As is typical of most abrasive equipment and accessories, the effectiveness of your grind or polish relies heavily on the quality of your attachments. Yes, the variations in the grit of tooling will make a difference in the fineness of the grind. But some tools of the same grit are better than others for different circumstances, and the reason why comes down to the quality and type of material built into the tool.

At Runyon Surface Prep, we offer a wide range of concrete surface prep equipment for rent or purchase. This post will highlight the significant ways that diamond tooling can make a difference in your project beyond the basic abrasion and polishing function and into higher quality tiers.

Tooling Grit and Surface Exposure Class

First, let’s talk a little about grit. The most influential factors in choosing the right tool grit are the hardness of concrete and the level of polish (or coarseness) of the finish you’re aiming for. Very hard concrete, for example, will require extra soft diamonds – whereas soft concrete will require hard diamonds. If you have the incorrect grit, you risk wasting time or causing more abrasion to the surface than you’re aiming for.

How Should My Surface Be After Polishing?

There are three primary classes denoting surface exposure after grinding and polishing operations. The exposure levels are also known as Cement Fines (Class A), Fine Aggregate (Class B), and Coarse Aggregate (Class C). Each class is separated by the percent of the surface material exposed, or as follows:

Cement Fines  85 – 95 % Cement Fines 

 5 – 15 % Fine Aggregate

Fine Aggregate  85 – 95 % Fine Aggregate 

 5 – 15 % Blend of Cement Fines and Coarse Aggregate

Coarse Aggregate  80 – 90 % Coarse Aggregate 

10 – 20 % Blend of Cement Fines and Fine Aggregate


Diamonds Can Differ From Tool to Tool

Once you’ve determined what grit(s) you need for your project, the next step is understanding how quality can make a difference and ensuring you get the right product for the job. The grit class will give you the size of diamonds in your tooling and, indeed, will associate with how fine the grind will be. But grit doesn’t say much for the concentration of diamonds.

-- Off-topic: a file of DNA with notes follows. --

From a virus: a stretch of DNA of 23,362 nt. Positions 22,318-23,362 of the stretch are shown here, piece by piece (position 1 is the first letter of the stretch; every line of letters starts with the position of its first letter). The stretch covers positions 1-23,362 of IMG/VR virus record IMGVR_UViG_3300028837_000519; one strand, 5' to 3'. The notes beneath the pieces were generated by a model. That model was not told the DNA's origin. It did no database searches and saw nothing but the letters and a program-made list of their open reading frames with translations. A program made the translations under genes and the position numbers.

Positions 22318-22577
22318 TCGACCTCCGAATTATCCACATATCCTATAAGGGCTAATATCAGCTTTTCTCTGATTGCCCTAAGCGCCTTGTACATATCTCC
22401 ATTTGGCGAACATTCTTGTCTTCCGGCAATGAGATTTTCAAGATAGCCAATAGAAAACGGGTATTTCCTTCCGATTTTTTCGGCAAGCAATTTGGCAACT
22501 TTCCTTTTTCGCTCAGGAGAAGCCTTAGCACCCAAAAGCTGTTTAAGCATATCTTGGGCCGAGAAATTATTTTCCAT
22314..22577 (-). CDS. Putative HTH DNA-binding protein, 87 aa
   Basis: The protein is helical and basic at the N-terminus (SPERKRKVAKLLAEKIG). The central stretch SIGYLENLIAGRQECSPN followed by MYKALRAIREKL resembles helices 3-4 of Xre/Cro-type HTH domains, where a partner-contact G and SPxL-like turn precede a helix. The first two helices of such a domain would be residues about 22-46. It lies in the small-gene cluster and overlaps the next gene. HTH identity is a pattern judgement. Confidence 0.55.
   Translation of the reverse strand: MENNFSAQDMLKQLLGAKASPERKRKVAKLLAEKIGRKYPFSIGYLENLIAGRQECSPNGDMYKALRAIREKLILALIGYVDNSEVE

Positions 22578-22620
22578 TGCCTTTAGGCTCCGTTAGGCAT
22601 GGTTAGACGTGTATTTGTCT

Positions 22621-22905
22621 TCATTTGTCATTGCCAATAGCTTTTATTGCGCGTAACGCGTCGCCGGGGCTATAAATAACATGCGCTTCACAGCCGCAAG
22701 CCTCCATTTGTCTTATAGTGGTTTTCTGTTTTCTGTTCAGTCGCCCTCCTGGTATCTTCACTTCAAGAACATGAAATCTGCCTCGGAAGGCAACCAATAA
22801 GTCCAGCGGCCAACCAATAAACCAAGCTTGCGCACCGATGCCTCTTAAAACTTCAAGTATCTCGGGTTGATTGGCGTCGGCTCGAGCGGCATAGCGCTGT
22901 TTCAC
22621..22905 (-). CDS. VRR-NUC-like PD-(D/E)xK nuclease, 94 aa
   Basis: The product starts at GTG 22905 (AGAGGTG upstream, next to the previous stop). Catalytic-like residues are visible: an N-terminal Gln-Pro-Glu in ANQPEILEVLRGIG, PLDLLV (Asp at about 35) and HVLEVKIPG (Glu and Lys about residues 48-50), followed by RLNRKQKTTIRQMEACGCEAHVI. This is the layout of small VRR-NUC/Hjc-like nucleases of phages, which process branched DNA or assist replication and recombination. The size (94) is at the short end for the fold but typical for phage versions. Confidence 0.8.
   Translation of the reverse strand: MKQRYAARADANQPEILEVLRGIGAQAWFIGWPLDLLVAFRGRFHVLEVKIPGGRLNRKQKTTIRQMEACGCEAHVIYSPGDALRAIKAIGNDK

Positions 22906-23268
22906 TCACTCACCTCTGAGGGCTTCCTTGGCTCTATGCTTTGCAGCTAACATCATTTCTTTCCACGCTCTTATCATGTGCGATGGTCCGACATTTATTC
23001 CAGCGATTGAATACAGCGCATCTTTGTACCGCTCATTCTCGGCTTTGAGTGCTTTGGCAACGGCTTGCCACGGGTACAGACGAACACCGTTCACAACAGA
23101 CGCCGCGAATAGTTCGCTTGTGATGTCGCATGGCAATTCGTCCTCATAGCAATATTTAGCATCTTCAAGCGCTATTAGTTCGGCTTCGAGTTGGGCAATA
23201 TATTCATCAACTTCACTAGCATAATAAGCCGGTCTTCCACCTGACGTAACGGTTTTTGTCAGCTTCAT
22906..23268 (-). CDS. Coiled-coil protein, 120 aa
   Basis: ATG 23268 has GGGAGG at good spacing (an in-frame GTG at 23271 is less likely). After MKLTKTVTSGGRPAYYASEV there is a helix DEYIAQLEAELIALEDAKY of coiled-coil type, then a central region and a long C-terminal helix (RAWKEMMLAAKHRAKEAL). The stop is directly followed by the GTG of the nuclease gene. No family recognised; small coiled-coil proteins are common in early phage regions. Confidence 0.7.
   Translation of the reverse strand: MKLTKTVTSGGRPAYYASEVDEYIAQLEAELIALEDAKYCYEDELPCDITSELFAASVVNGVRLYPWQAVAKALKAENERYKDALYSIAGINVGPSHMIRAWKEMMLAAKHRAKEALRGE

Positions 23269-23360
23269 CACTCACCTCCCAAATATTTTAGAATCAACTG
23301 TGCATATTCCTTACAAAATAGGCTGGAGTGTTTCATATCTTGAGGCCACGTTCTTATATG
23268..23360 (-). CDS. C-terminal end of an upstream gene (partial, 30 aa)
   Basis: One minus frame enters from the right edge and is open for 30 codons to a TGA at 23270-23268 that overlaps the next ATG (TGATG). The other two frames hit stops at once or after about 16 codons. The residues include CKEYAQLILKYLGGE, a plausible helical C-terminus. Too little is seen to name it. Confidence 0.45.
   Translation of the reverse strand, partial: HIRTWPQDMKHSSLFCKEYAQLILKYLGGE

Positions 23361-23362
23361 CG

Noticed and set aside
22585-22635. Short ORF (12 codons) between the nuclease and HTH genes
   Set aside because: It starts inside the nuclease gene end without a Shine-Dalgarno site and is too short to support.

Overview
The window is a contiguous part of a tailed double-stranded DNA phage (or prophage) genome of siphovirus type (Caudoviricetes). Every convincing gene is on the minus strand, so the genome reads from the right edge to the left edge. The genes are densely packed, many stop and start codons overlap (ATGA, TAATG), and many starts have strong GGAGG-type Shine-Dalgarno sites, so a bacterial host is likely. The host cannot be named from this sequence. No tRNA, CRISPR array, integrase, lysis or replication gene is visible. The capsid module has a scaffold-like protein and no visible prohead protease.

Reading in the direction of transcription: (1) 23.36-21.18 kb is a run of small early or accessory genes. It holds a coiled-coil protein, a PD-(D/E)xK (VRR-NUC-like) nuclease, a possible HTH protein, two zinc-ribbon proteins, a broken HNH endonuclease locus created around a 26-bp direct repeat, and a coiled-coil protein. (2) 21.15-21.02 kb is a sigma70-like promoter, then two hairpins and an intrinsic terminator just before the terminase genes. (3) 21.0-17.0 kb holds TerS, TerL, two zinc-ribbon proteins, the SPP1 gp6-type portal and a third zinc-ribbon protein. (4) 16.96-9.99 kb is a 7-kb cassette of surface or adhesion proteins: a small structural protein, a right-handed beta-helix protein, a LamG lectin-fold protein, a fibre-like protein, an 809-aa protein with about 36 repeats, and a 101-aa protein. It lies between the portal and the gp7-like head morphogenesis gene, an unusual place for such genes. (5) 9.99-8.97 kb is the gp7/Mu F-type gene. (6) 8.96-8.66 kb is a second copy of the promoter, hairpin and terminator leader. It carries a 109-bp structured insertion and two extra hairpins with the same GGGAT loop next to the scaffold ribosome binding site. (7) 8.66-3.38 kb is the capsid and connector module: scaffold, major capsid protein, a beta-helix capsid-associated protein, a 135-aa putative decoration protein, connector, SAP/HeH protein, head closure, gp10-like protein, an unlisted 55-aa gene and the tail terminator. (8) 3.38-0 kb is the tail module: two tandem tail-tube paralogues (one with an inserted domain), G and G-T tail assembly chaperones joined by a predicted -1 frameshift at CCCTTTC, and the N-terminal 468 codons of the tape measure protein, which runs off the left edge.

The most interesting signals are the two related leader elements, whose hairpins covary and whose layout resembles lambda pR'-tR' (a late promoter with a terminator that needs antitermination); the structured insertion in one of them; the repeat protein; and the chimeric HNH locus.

One manufacturer, for example, may supply the same grit tool as another but their tool may consist of half as many diamonds; a cheaper alternative that may cost you in the long run. How so? You and other workers may find you’re spending more time than is necessary on the grind and on switching out tools. On that note, lower-quality diamonds will also wear faster and won’t perform as well. They can even scratch floors.

Types of Diamond Tooling

Different tools are made of different materials or combined with different materials, serving a range of purposes. Typically, tooling will consist of the following:

  • Resin Bond: for polishing and light grinding and used with wet or dry resin tools.
  • Metal Bond: for a wide range of concrete floor grinding needs.
  • Transitional: often hybrid-style that provide cutting and grinding effects
  • Polycrystalline Diamond: affordable yet offers an extended lifespan, these are made of synthetic diamonds and may be used for the removal of glue, mastic, and other coatings.

The biggest setbacks can come from cutting the smallest corners and from attempting a cheap surface prep. Quality and accuracy are key. Be sure you have the right setup for the job or you risk losing precious labor time or worse.

Concrete Surface Tooling and More at Runyon Surface Prep

At Runyon Surface Prep, we aim to be your one-stop shop for everything concrete surface prep. Between our wide spectrum of tooling options and dynamic catalog of equipment, we have what you need to get from point A to point Z. 

Looking for diamond tooling? We also offer magnetic preload systems which make an easy switch-out for tooling attachments on power trowels, auto scrubbers, and swing machines.

Our equipment may be purchased or rented, and we ship internationally! Call us today or use the online contact form to get in touch.